The ACC is a leader in professional education and has identified meaningful education as a core activity in the College’s new strategic plan (10). The education of teams is fundamentally different from the education of individual professionals. The published data are scant regarding cardiovascular team education, but training together and simulation training may be tools used more frequently in the future (9). Equivalent to the NPI mechanism for tracking clinical activity, the mechanisms for tracking continuing medical education and maintenance of certification are designed to evaluate the individual, not the team. The lack of robust data identifying the education and competence of the team will need to be remedied if we are to identify and benchmark the best practices for educating the team. The medical profession may increasingly draw on techniques developed in industry, the military, or even sports organizations to train high-performing teams.
Brush et al. (7) outline some of the obstacles to team care. Issues of licensure, credentialing, and reimbursement remain. Some of the obstacles to team care are global, but others are a result of local issues, care models, and regulation. Advocacy is, by its very nature, a multilayered effort and responds to a continuously changing landscape.
The profession must anticipate that the addition of new team members will be a continuous process. For example, genetic testing for suspected congenital long QT syndrome receives a Class I recommendation based on expert consensus (11). A critical component of genetic testing is the provision for genetic counseling; this is a skill not generally possessed by cardiologists, but specific to trained genetic counselors. These genetic counselors are now the newest members of the ACC, and are eligible, after meeting ACC membership standards, to become associate members of the ACC, like our advanced practice colleagues. The genetic counselor’s role in the care team needs further definition. As with all new team members, the aspiration will be for these professionals to have the opportunity to practice at an optimal level on the basis of the ideas, skills, and resources that they bring to the team.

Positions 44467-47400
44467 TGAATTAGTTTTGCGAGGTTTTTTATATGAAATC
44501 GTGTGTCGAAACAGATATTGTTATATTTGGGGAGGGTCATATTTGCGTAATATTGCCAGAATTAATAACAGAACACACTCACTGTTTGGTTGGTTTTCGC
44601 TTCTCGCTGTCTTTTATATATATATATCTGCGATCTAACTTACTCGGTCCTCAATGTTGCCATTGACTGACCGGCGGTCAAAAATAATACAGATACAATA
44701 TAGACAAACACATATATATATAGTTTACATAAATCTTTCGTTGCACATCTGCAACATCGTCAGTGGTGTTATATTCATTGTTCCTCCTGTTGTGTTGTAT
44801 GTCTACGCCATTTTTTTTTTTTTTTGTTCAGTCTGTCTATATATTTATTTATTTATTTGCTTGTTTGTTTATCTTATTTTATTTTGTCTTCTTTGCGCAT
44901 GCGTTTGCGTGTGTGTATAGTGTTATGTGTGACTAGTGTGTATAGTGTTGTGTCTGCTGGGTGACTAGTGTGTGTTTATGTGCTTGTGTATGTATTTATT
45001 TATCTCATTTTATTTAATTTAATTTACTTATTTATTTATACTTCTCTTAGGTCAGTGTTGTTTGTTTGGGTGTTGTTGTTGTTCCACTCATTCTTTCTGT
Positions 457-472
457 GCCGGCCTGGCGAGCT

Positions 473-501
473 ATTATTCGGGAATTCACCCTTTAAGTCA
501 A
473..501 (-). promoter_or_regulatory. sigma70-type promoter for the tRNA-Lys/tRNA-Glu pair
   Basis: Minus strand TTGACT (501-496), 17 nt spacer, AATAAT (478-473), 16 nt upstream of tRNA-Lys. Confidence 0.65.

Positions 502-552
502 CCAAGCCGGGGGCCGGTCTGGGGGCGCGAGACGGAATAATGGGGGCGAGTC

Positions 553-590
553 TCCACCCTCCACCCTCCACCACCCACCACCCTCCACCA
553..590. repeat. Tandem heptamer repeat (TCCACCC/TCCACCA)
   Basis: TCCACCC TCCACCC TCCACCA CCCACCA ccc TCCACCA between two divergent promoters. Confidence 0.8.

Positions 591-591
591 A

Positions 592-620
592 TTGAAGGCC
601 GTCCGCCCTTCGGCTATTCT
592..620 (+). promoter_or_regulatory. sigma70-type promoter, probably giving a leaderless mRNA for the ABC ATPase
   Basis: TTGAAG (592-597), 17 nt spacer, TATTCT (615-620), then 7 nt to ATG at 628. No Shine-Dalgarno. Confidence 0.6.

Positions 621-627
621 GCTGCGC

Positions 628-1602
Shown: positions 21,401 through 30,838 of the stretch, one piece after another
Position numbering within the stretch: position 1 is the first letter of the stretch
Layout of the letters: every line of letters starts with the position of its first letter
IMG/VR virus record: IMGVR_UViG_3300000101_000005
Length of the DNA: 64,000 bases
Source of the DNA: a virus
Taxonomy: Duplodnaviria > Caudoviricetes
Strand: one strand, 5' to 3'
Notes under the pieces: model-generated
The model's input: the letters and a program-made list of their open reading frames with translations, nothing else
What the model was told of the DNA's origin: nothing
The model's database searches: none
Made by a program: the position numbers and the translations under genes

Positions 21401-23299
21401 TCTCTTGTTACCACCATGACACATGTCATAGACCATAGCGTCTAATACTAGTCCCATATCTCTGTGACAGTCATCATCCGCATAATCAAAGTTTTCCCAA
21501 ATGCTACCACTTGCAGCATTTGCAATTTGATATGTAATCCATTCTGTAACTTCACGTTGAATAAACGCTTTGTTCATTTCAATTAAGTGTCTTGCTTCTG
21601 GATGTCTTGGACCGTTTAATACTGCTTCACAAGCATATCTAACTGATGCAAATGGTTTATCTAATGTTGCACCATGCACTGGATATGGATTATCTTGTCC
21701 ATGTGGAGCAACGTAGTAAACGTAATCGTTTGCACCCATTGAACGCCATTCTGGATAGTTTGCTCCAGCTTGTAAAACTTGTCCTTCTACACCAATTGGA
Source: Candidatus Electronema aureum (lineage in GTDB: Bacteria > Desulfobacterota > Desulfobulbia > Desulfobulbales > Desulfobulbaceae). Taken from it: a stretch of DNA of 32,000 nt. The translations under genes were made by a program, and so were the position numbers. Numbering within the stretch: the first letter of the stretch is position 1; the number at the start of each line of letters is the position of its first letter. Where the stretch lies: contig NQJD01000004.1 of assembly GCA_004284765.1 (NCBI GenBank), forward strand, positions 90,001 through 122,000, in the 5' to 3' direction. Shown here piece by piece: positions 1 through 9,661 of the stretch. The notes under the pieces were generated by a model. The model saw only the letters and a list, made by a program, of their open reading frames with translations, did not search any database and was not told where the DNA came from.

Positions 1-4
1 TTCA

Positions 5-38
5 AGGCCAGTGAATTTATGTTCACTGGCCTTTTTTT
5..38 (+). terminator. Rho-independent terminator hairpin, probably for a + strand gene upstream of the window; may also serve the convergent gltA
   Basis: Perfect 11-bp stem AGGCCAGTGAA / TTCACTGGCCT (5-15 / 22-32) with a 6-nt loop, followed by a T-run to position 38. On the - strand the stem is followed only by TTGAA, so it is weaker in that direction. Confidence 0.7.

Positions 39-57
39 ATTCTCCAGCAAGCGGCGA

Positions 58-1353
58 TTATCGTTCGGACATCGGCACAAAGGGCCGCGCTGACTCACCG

The process of advocacy is not swift, and if team care is to thrive in the future, our professional society needs to advocate for new members of the team in a steady and coordinated fashion.
There are teams yet to be invented, processes to be defined, and clinical trials to be performed. Forward-thinking institutions are embedding innovation centers into their health care system (12), and the best innovations still must be implemented, a field driven by science as well (13). Even the science of team size, structure, and connectivity needs exploration in the context of heart care (14). Cardiac care teams will need access to information about these innovations so that the best team care can be efficiently and rapidly disseminated.
The advancement of team care will require visionary leaders who can see the opportunities of the future. The ACC will need more discussion, reflection, and policy development on the many important and evolving aspects of team-based care. New ideas will be brought forward to be vetted. The skills needed to care for future cardiac patients will change. New resources will be required for patient care, and some old resources may need to be discarded. The knowledge, skills, and resources may come from team members that have not even been identified yet. Change will occur rapidly. The first ACC HPS on team-based cardiovascular care should stimulate a revolution in the way we think of cardiac care, how we develop and validate team care methods, and how we disseminate knowledge of best practices. The ACC has established itself as a trusted force in the transformation of cardiac care—care that now is a team sport.
↵∗ Editorials published in the Journal of the American College of Cardiology reflect the views of the authors and do not necessarily represent the views of JACC or the American College of Cardiology.
Both authors have reported that they have no relationships relevant to the contents of this paper to disclose.